The Walt Disney Studios
The Walt Disney Studios is maybe the best-known movie studio in the world, the kind even non-fans have heard of and which today pretty much owns pop culture. Marvel superheroes? They belong to the Mouse. Star Wars? The Mouse even owns that galaxy far, far away. Pixar Studios, ESPN, ABC, A&E…they're all owned by Uncle Walt's crew, and that comes on top of the theme parks, cruise ships, merchandising to bankrupt a small country, and some of the most beloved cartoon characters the world has ever seen.
In between all of that, Disney managed to turn out some pretty good movies, too.
Uncle Walt Starts a Revolution
As you may have suspected, Disney Studios was indeed created by Walt Disney, who got his start in Kansas City making silent pictures based loosely on Alice in Wonderland that ran from 1923 until 1927. He moved out to Hollywood with his brother Roy soon after and began producing cartoon shorts that ran before the feature in most movie houses.
Not many people know about their first breakout success: Oswald the Lucky Rabbit, who appeared in a series of shorts throughout the 1920s. But, because Walt didn't own the character—it belonged to his business partners—he didn't make any money off of it. And, when his partners got hostile, he found himself without any piece of his creation.
As they say, success is the best revenge.
While Oswald and a number of Disney animators jumped ship, Walt went back to the drawing board. He came up with a little mouse we're betting you've heard of, and from there, his fortunes were set.
Mickey Mouse's rise, and the rise of Disney in general, can be attributed to Walt's ability to capitalize on new technology. Steamboat Willie, the film that made Mickey a star, was the first animated short to feature sound. A few years later, Walt signed an exclusive contract with Technicolor to produce cartoons with all the colors in the crayon box. And, when those cartoons become huge, marked by the classic Silly Symphony series, he did something absolutely unprecedented: make a cartoon that ran as long as a feature film.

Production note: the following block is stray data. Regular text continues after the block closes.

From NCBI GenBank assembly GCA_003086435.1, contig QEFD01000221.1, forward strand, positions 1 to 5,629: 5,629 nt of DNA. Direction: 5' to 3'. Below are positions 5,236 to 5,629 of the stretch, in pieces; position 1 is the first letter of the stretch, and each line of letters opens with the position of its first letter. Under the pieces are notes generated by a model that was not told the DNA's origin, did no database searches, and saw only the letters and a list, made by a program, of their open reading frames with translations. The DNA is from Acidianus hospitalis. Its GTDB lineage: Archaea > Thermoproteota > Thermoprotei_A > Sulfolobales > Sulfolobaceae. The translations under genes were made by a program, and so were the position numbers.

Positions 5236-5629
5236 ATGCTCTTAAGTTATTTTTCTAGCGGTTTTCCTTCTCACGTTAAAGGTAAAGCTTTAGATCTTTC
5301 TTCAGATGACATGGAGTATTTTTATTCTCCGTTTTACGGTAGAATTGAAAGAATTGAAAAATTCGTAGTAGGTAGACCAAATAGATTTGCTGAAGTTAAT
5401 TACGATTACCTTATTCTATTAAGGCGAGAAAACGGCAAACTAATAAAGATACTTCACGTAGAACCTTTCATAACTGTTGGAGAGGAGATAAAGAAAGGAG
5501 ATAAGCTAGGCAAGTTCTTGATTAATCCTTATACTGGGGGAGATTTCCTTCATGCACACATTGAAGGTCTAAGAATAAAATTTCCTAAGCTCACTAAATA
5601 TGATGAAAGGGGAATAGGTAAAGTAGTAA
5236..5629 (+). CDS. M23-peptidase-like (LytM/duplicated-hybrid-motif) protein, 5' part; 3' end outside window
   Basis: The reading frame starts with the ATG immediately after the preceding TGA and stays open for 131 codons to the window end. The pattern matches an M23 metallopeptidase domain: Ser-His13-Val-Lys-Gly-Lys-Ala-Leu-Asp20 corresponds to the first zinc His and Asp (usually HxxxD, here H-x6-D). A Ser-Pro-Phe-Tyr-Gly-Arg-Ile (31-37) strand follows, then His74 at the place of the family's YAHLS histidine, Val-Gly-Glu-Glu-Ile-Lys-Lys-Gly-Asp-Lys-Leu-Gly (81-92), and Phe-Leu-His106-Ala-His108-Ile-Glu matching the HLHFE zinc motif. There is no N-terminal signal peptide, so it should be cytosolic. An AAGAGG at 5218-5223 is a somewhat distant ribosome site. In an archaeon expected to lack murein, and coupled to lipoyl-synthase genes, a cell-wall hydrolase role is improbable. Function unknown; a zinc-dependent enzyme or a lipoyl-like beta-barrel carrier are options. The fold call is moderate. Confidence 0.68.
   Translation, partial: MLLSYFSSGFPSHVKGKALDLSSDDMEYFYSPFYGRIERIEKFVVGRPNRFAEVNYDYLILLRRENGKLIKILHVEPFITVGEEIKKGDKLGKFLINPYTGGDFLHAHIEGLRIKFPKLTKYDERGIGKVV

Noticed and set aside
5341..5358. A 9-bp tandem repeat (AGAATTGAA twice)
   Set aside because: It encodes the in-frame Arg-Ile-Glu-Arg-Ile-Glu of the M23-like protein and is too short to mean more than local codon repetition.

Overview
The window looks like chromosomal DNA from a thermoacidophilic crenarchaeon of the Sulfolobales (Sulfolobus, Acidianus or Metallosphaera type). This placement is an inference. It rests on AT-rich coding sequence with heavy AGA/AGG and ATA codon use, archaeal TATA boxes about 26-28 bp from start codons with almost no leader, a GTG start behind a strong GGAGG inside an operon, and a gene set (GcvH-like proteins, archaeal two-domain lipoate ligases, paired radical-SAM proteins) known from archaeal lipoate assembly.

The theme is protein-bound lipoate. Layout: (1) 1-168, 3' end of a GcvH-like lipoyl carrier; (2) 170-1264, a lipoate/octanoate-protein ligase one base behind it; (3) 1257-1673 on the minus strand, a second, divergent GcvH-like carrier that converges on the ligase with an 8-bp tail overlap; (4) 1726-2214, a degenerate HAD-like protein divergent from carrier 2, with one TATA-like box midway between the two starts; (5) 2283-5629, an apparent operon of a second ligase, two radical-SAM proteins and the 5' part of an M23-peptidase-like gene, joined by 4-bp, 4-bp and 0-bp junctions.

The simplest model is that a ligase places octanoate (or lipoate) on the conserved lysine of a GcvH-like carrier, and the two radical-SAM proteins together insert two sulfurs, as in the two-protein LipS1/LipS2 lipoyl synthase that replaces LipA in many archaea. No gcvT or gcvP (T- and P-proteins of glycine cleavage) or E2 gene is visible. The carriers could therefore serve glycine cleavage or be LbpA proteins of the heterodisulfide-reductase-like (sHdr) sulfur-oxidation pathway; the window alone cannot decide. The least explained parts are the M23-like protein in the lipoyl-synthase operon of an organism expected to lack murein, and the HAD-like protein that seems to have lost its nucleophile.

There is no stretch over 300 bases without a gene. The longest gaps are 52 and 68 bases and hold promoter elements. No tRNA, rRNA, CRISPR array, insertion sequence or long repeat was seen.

At the time, people thought he was nuts. Cartoons were five-minutes shorts. How could he keep up the pace for an hour and 15 minutes? But Walt was undeterred, and the result was Snow White and the Seven Dwarfs, released in 1937. It was an incredible, monstrous hit, and in the process singlehandedly created the animation genre for films. Without Snow White, Beauty and the Beast would never have gotten past the drawing board.
Walt wasn't done, though, and followed it up with a number of other classics: Pinocchio, Fantasia, Dumbo, and Bambi, to name a few. (Source) The company shifted gears in World War II to do their part, producing a number of training and propaganda films to support the war effort. The most notable was called Victory Through Air Power, a feature-length film that actually convinced President Franklin Roosevelt to focus on long-range bombing as a way to win the war.